In the first place, why the fish theme? Why not Swedish Reindeer or Geese? Fishing is a lucrative industry in Sweden and figures firmly in their culture. The makers of Malaco, in a fit of creativity, thought it apt to promote their confectionery modeled as a fish. A star was born. Eventually, as destiny had in store, they swam across the Atlantic around 1950, where American consumers got their first taste and were pretty much bombed. Cult status followed soon. The humble Swedish fish had arrived in the New World.
Assorted Swedish Fish
The ingredients in a regular pack of assorted Swedish fish are many. Sugar, invert sugar (obtained by boiling sucrose with water getting fructose and glucose), modified corn starch, corn syrup, white mineral oil, citric acid, natural and artificial flavor, Carnauba wax, Coloring agents Red 40, Yellow 6. Yellow 5 and Blue 1.
Invert sugar is especially important because of its ability to retain moisture.
Fructose is highly soluble, retains more water, and does not crystalize easily. Hence it is essential for longer shelf life and not spoiling.
The cornstarch is to bind and shape them. The cornstarch, along with a coating of mineral oil on the tray, prevents the fish from crumbling and gets that glaze going.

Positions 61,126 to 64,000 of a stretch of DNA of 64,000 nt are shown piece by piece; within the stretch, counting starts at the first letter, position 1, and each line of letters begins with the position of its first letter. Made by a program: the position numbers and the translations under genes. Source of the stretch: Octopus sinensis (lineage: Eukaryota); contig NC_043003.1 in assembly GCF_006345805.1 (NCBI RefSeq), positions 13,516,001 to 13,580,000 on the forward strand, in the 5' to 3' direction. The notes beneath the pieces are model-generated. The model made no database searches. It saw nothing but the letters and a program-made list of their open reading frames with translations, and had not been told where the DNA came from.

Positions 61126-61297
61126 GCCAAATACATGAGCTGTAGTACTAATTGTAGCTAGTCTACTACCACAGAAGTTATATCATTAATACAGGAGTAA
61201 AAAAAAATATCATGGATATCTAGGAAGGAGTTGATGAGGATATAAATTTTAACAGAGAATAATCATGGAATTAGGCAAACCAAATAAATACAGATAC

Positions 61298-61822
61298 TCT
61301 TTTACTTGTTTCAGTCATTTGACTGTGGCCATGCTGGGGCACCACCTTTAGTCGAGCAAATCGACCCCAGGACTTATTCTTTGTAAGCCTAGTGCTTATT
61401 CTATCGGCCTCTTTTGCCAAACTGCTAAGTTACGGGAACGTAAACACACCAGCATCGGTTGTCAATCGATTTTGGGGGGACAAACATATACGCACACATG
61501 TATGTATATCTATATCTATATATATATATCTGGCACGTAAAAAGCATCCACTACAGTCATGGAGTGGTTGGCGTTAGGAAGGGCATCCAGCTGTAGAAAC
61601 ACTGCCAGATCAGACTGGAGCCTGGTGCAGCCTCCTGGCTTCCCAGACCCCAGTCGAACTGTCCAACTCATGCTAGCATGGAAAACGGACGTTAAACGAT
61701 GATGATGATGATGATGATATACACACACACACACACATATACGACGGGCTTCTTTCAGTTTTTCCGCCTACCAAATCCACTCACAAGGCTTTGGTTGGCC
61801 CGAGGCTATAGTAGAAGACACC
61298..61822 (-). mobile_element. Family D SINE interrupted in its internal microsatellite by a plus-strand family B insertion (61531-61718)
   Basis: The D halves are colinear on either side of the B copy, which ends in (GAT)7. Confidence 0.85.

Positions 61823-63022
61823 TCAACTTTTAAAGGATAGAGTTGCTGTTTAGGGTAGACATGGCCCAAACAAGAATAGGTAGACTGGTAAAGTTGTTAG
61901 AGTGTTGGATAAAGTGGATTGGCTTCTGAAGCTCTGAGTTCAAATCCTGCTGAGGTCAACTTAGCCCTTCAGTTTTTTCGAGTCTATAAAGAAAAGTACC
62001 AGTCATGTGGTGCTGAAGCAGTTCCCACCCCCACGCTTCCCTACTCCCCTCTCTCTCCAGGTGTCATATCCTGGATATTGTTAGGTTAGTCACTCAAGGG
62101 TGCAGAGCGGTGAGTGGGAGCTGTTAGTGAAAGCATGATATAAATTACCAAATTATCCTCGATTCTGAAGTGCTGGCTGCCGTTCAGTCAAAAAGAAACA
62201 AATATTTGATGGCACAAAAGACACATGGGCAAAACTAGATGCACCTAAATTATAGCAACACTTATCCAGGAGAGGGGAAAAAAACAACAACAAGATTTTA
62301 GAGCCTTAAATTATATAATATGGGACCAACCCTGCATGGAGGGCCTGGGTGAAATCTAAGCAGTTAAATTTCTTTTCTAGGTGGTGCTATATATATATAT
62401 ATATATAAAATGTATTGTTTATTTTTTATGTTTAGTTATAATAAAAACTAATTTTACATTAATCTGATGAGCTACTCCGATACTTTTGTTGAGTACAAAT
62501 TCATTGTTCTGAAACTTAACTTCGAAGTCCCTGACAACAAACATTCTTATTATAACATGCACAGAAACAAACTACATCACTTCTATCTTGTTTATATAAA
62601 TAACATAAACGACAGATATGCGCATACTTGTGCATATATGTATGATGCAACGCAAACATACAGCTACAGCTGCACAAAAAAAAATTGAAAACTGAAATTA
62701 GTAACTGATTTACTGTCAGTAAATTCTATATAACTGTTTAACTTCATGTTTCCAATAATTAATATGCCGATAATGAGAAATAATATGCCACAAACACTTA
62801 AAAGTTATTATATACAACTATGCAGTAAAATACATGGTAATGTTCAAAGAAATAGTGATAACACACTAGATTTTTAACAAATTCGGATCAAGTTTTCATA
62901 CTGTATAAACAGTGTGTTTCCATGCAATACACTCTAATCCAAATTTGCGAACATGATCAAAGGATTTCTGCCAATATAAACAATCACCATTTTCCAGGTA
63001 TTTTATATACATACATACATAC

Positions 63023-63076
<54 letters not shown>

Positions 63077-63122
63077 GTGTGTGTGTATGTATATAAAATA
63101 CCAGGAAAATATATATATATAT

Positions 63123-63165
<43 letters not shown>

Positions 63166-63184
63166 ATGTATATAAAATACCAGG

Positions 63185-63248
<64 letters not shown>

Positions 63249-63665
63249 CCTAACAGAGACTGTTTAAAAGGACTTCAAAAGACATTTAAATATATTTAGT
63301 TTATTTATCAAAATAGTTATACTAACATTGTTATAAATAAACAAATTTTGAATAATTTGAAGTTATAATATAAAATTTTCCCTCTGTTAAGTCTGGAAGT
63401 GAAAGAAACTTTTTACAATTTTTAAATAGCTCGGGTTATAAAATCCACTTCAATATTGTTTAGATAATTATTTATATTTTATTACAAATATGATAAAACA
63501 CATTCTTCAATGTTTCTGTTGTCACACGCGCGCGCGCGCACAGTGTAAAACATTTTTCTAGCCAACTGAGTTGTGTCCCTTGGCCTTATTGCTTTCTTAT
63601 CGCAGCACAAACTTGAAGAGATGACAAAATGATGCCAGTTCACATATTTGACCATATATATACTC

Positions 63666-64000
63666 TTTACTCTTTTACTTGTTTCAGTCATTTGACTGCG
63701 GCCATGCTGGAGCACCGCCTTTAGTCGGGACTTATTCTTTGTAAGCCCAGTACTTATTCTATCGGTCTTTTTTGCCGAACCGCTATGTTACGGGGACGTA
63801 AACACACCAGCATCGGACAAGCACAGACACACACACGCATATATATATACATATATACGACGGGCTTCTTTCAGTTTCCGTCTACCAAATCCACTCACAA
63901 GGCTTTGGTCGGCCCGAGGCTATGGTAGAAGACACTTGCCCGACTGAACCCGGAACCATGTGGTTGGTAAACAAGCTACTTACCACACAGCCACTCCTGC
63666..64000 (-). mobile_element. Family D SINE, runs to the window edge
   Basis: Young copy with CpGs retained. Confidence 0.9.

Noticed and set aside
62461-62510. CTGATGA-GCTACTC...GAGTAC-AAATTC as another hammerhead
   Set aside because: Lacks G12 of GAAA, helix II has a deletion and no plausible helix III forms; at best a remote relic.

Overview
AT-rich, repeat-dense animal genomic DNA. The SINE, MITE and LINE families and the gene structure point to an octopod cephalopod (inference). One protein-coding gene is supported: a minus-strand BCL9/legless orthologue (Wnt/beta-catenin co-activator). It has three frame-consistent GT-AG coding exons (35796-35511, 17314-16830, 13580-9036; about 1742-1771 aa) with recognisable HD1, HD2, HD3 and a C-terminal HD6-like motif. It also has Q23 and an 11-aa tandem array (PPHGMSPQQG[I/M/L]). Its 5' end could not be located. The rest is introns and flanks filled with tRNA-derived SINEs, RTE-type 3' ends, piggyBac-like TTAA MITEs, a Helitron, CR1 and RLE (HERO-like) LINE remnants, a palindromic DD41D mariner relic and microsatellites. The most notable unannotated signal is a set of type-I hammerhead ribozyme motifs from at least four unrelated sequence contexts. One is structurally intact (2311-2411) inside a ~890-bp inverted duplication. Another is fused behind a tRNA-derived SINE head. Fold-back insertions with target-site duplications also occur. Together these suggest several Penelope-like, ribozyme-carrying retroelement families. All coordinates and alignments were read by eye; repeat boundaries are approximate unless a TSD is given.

The Carnauba wax gives a waxy texture.
Citric acid having preservative properties gives a boost to shelf life.
Swedish Fish That Come in a Peg-Bag
Swedish fish also comes in a peg bag, which is that it has a hole at the top. The ingredients are sugar, invert sugar, modified corn starch, corn syrup, palm kernel oil, citric acid, Carnauba wax, coloring agent Red 40, and Beeswax.
Beeswax is animal-derived and not vegan.
As a vegan what are the ingredients I need to look out for?
First On My List Is Sugar
Sugar is a controversial ingredient as refined cane sugar is treated with bone char to make it white. The sugar does not contain any bone char particles, but the process excludes it as a vegan. Sugar is a water-soluble carbohydrate.
Types of sugars are fructose, lactose, sucrose, and so on. For this article, we will stay confined to table sugar or sucrose. This sugar comes from sugarcane or sugar beets as they are naturally high in sugar concentration. The less common sources are date and coconut palms.
The vegan issue pops up during processing. It’s worth a closer look. Beet, coconut, and date sugar are vegan. The problem lies with cane sugar which, after refining, is brown. Hence the need to make it white by running it through a decolorizing filter that is natural carbon.
Sugar Filtration Using Bone Char Materials.
Natural carbon is almost always bone char, an extract of animal bones heated at high temperatures, thus reducing them to carbon. The whitening of sugar by this process is hands-off for vegans.
The Merits Of Cane Sugar